Third, the Secretary required each military service branch to finalize AVIP operations and communication plans. But witnesses testified AVIP operational protocols, particularly with regard to vaccine waivers and adverse event reporting, were not being followed. A DOD witnesses acknowledged communication to reserve component members had not been effective.

Finally, Secretary Cohen assured service members the program would be subjected to an independent medical and scientific review. But we discovered only a cursory review of DOD materials by a friend of the Department who, while well meaning, acknowledged he had no expertise in anthrax.

Because the anthrax vaccine is still being studied as a possible causative or contributing factor in Gulf War veterans’ illnesses, its use in a vastly expanded and demographically diverse population should be monitored carefully. Women report adverse events after receiving the vaccine at twice the rate among men. But we found DOD’s reliance on a passive reporting system very likely, if not predisposed, to understate the true health effects of the vaccine.

To address that problem we recommend DOD enroll all vaccine recipients in a comprehensive clinical evaluation and treatment program for long term study. Because DOD has concluded the vaccine is essential "body armor" that cannot be removed, we concluded it ought to come with a health insurance policy just as permanently attached.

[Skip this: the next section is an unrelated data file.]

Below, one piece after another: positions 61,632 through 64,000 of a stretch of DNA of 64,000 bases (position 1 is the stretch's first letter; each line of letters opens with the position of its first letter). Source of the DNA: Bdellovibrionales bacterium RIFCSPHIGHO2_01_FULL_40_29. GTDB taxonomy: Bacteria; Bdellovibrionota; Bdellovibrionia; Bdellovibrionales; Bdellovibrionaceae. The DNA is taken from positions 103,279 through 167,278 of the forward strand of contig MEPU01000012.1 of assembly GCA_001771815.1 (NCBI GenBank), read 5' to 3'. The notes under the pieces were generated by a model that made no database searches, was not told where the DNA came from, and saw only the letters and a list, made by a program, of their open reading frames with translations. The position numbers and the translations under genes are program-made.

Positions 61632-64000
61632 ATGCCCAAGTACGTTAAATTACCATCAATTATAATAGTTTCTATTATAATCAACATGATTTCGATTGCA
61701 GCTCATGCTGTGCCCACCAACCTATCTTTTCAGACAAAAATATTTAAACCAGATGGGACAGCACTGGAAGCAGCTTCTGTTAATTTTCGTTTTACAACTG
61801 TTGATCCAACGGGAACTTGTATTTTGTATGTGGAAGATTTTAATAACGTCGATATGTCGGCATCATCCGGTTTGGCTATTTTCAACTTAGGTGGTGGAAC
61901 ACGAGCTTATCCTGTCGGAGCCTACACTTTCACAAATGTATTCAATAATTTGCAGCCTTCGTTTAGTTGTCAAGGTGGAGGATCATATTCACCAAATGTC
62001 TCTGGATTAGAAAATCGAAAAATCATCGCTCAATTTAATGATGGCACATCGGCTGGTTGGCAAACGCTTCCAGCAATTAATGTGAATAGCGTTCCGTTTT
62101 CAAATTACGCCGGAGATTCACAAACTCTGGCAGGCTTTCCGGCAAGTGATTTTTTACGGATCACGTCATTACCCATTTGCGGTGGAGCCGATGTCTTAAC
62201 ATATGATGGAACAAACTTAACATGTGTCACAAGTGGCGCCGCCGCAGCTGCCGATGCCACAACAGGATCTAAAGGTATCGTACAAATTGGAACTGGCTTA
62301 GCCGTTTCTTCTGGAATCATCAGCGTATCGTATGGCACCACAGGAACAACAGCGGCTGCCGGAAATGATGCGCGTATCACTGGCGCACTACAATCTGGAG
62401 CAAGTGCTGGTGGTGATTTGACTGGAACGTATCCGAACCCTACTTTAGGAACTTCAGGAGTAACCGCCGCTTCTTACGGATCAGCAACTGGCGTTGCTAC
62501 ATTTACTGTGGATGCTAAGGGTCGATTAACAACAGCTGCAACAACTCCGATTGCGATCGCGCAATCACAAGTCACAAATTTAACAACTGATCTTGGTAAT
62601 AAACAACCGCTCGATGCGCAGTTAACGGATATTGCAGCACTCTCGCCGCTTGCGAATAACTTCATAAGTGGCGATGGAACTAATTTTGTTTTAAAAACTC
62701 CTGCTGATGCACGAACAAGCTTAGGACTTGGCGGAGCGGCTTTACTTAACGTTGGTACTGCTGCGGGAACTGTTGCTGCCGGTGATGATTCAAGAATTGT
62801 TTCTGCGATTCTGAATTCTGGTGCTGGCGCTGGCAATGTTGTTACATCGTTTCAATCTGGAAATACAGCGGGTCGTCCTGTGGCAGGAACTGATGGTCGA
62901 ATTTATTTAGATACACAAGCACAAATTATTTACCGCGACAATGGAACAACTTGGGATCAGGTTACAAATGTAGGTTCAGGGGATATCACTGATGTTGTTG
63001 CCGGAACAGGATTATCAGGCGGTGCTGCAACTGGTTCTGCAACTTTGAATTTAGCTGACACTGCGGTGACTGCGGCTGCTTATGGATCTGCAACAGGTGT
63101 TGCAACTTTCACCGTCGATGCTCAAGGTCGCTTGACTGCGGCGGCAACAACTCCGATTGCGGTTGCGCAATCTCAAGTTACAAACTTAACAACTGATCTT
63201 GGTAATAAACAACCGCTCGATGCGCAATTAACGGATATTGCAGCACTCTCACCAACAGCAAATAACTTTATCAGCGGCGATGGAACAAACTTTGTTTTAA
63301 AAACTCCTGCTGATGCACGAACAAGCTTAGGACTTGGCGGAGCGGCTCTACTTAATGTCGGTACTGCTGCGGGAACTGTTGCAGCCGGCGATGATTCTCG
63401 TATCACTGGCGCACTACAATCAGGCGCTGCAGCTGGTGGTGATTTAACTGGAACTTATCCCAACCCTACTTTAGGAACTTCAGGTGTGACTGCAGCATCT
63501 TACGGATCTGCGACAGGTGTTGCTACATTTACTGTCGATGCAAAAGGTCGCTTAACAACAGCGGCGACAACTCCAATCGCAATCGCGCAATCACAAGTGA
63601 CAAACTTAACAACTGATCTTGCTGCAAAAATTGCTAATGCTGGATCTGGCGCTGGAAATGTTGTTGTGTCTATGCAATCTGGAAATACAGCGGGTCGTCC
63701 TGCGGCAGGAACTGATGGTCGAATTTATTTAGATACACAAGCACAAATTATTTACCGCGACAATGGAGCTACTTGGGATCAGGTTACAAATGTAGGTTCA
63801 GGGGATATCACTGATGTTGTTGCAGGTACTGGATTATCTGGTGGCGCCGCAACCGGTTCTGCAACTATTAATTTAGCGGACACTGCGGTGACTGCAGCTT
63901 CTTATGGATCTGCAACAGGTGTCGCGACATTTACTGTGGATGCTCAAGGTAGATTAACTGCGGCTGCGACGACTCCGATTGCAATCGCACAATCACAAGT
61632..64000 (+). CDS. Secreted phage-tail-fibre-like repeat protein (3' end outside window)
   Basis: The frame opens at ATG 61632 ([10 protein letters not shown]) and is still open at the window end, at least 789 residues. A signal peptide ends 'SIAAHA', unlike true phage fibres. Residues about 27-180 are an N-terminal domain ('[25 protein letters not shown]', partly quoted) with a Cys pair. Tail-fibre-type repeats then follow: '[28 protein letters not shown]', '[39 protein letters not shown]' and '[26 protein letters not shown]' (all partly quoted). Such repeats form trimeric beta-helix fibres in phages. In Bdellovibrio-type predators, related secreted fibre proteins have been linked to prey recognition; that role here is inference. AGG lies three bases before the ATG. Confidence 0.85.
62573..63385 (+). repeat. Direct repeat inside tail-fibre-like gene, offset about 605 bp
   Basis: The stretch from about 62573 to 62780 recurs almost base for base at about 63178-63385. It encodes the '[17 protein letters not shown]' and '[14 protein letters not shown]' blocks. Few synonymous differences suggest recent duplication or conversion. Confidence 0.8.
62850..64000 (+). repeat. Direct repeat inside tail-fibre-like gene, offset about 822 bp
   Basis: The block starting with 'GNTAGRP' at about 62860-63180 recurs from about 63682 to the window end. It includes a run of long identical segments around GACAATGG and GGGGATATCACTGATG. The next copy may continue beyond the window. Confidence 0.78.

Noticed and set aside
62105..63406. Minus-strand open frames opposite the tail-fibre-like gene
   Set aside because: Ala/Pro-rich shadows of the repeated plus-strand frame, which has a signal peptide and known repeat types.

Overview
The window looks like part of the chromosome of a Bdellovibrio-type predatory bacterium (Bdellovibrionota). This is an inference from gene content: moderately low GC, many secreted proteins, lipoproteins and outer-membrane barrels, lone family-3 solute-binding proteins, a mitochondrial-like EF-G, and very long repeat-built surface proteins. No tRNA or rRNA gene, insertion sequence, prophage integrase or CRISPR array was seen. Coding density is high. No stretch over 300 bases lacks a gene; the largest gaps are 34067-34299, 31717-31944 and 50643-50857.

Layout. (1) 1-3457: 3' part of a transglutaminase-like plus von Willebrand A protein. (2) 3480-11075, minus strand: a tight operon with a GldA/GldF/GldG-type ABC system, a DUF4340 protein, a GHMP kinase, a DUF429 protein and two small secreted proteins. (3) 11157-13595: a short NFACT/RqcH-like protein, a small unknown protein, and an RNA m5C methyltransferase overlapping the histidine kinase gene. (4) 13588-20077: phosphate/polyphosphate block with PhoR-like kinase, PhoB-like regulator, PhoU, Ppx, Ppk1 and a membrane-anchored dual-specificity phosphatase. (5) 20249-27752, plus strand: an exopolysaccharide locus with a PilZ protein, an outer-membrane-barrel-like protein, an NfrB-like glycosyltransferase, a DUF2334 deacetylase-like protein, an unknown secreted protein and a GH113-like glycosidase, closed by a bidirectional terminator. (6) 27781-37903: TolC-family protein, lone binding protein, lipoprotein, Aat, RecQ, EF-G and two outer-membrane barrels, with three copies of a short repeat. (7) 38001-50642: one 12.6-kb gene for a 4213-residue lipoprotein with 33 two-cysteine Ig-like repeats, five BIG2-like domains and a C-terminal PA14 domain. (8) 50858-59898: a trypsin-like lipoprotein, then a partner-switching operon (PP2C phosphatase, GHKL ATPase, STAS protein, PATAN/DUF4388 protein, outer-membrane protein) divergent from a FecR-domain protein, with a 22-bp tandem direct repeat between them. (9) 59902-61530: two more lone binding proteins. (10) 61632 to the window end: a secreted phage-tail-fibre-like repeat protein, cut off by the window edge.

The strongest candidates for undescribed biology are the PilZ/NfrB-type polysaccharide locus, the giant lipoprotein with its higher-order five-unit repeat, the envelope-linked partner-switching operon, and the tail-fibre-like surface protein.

The strength of this report flows from the personal courage and sacrifice of the men and women of the military who testified before our Subcommittee.

Some had taken the vaccine and become ill. Captain Michelle Piel, a C-5 Galaxy pilot from Dover Air Force Base lost her flying status when she developed chronic fatigue, dizziness joint pain and other debilitating symptoms after taking the vaccine. She doesn’t care what made her sick. She just wants to get better and start flying again. But the resistance she encountered to the mere suggestion her illness was related to the vaccine frustrated her, hurt her, and discouraged others from reporting post-inoculation symptoms.

Capt. Jon Richter, another C-5 pilot at Dover AFB, suffered chronic joint pain after receiving two anthrax inoculations. Because doctors could not definitively attribute his condition to the vaccine, no waiver was offered and he was ordered to take another shot. For the sake of his health, it was an order felt he could not follow.

Others had refused the vaccine and given up a career of service they loved. Major Thomas Rempfer, an Air Force Academy graduate and active duty veteran, was an A-10 pilot with the Connecticut Air National Guard. When his questions about the vaccine program could not be answered, and his chain of command stopped trying, he felt betrayed. He and several of his colleagues left the Guard or transferred to non-mobility positions not requiring the vaccine yet. To this day, DOD leadership refuses to acknowledge any impact of the AVIP on National Guard retention or morale.

Still others shared their struggle to decide which path to take. Major Cheryl Hansen, an Air Force Reserve nurse, found DOD communications about the risks and benefits of the vaccine one sided. She wanted to finish her career in the Air Force reserves. But she expressed a legitimate fear of being ignored or abandoned in the event she suffered a serious, albeit rare, reaction to the vaccine.

These people were not troublemakers or conspiracy theorists. They were not malingerers looking to duck tough duty. They are among the most level-headed, dedicated and patriotic Americans it has ever been my privilege to meet. They deserve a better vaccine, and a better vaccination program.